The National Security Agency has spent time and resources to develop ways to attack and undermine Tor, software designed to protect the anonymity of online users.

A presentation, classified top secret and obtained by The Guardian from former NSA contractor and whistleblower Edward Snowden, contains technical details on how the Mozilla Firefox browser used with Tor can be targeted.

As James Ball, Bruce Schneier and Glenn Greenwald report, targeting Firefox can give the “agency full control over targets’ computers, including access to files, all keystrokes and all online activity.”

By using a technique that goes by the codename “EgotisticalGiraffe,” the NSA “does not attack the Tor system” but rather identifies “targets” as “Tor users and then the NSA attacks their browsers.” The vulnerabilities, however, were fixed in Firefox 17, which was released in November 2012. The NSA, as of January 2013, had not been able to get around the inadvertent change by Mozilla.

Other documents on efforts to to defeat Tor strike an adolescent tone. One top secret presentation is titled “Tor Stinks!” It admits, “We will never be able to de-anonymize all Tor users all the time.”

They show the NSA and GCHQ have used “proof-of-concept attacks, including several relying on the large scale online surveillance systems maintained by the NSA and GCHQ through internet cable taps.” The “EgotisticalGiraffe” presentation says “hundreds of thousands” use Tor, including dissidents in Iran and China. And, also, “Terrorists!” and “Other targets too!” use Tor. ["Terrorists!" is in bright red.]

One part of a GCHQ presentation, which highlights the Electronic Frontier Foundation’s past role in helping the development of Tor, reads, “EFF will tell you there are many pseudo-legitimate uses for Tor”, but, “We’re interested as bad people use Tor.” Another presentation remarks: “Very naughty people use Tor.”

What is this graphic of a Terrorist that looks like a cross between the Lone Ranger and a lumberjack?

The revelations build off previous reports on the NSA’s efforts to subvert the internet, including efforts to weaken encryption and hack into smartphones.

Schneier describes in another article how the NSA goes about targeting users. The NSA finds Tor users. This is done by monitoring the Internet. “Fingerprints” are created and “loaded into NSA database systems like XKeyscore,” which the NSA claims allows the NSA to “see ‘almost everything’ a target does on the internet.” Internet traffic is sifted through in search of Tor connections.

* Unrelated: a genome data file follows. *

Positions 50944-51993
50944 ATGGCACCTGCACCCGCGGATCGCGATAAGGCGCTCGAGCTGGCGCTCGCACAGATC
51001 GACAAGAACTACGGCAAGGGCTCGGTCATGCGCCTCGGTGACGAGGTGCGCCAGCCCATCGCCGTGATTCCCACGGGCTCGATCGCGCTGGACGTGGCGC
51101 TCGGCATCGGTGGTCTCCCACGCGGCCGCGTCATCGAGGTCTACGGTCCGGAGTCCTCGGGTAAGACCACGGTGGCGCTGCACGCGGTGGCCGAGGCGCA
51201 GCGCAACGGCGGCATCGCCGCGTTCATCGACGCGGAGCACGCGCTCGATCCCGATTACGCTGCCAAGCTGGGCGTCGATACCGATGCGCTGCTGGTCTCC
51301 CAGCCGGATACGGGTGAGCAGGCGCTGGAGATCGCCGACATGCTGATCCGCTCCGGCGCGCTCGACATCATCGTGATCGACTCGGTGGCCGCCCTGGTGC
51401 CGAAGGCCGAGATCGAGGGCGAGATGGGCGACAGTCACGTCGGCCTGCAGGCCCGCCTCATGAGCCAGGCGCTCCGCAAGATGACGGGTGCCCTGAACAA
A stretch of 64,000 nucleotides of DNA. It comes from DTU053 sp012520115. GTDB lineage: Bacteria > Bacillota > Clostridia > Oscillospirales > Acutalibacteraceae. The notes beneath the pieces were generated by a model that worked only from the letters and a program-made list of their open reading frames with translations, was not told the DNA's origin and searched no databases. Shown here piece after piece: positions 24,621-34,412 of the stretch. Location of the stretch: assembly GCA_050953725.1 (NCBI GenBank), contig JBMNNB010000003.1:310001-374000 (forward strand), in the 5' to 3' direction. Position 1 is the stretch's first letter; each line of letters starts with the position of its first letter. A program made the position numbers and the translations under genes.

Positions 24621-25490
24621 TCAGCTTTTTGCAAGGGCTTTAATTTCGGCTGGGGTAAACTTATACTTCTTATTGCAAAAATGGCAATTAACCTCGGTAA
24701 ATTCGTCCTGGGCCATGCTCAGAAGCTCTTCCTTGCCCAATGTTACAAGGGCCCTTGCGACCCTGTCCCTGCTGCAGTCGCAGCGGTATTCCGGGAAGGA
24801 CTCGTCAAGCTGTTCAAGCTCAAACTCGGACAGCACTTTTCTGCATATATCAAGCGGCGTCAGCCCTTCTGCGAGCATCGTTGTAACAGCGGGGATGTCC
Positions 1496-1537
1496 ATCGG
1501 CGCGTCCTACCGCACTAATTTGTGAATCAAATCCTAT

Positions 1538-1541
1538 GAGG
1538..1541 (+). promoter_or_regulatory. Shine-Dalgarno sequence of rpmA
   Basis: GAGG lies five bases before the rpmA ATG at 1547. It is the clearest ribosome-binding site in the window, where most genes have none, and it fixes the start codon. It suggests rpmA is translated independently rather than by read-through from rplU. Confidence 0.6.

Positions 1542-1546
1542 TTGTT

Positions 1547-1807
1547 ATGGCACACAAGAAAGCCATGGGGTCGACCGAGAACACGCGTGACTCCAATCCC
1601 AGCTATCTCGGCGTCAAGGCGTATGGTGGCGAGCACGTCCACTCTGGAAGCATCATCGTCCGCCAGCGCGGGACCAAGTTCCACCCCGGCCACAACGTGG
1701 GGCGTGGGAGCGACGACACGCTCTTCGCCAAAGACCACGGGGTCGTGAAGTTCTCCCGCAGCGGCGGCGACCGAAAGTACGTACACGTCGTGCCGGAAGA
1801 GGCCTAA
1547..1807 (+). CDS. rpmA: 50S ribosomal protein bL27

Following the completion of that process, Schenier explains:

After identifying an individual Tor user on the internet, the NSA uses its network of secret internet servers to redirect those users to another set of secret internet servers, with the codename FoxAcid, to infect the user’s computer. FoxAcid is an NSA system designed to act as a matchmaker between potential targets and attacks developed by the NSA, giving the agency opportunity to launch prepared attacks against their systems.

Once the computer is successfully attacked, it secretly calls back to a FoxAcid server, which then performs additional attacks on the target computer to ensure that it remains compromised long-term, and continues to provide eavesdropping information back to the NSA.

As The Guardian story explicitly points out, the US government has encouraged the development and even praised the value of using Tor because it can afford protection to journalists and activists conducting work under repressive regimes.

In 2011, it was reported that the State Department, Defense Department and Broadcasting Board of Governors were funding projects like Tor to help “democracy activists” in the Middle East. Sixty percent of Tor’s funding has come from the US government, according to Tor’s 2012 budget.

On the US State Department’s own website, in its technology section, biographies for a panel on next generation anti-censorship tools that was apparently held on March 6, 2013, can be found. A paragraph at the top of the posting reads:

Anti-censorship tools have become increasingly popular and, as a result, are being overwhelmed by demand. Online bottlenecks slow the tools and often make them inaccessible. At the same time, the technologies of internet repression, monitoring and control continue to advance and spread as the tools that oppressive governments use to restrict internet access and to track citizen online activities grow more sophisticated. Sophisticated, secure, and scalable technologies are needed to continue to advance Internet Freedom…

According to Schneier, a security technologist, “The anonymity provided by Tor makes it impossible for the NSA to know who the user is, or whether or not the user is in the US.”

The larger story is that the NSA is actively targeting individuals, whom the State Department has worked to empower through supporting the development of anti-censorship tools.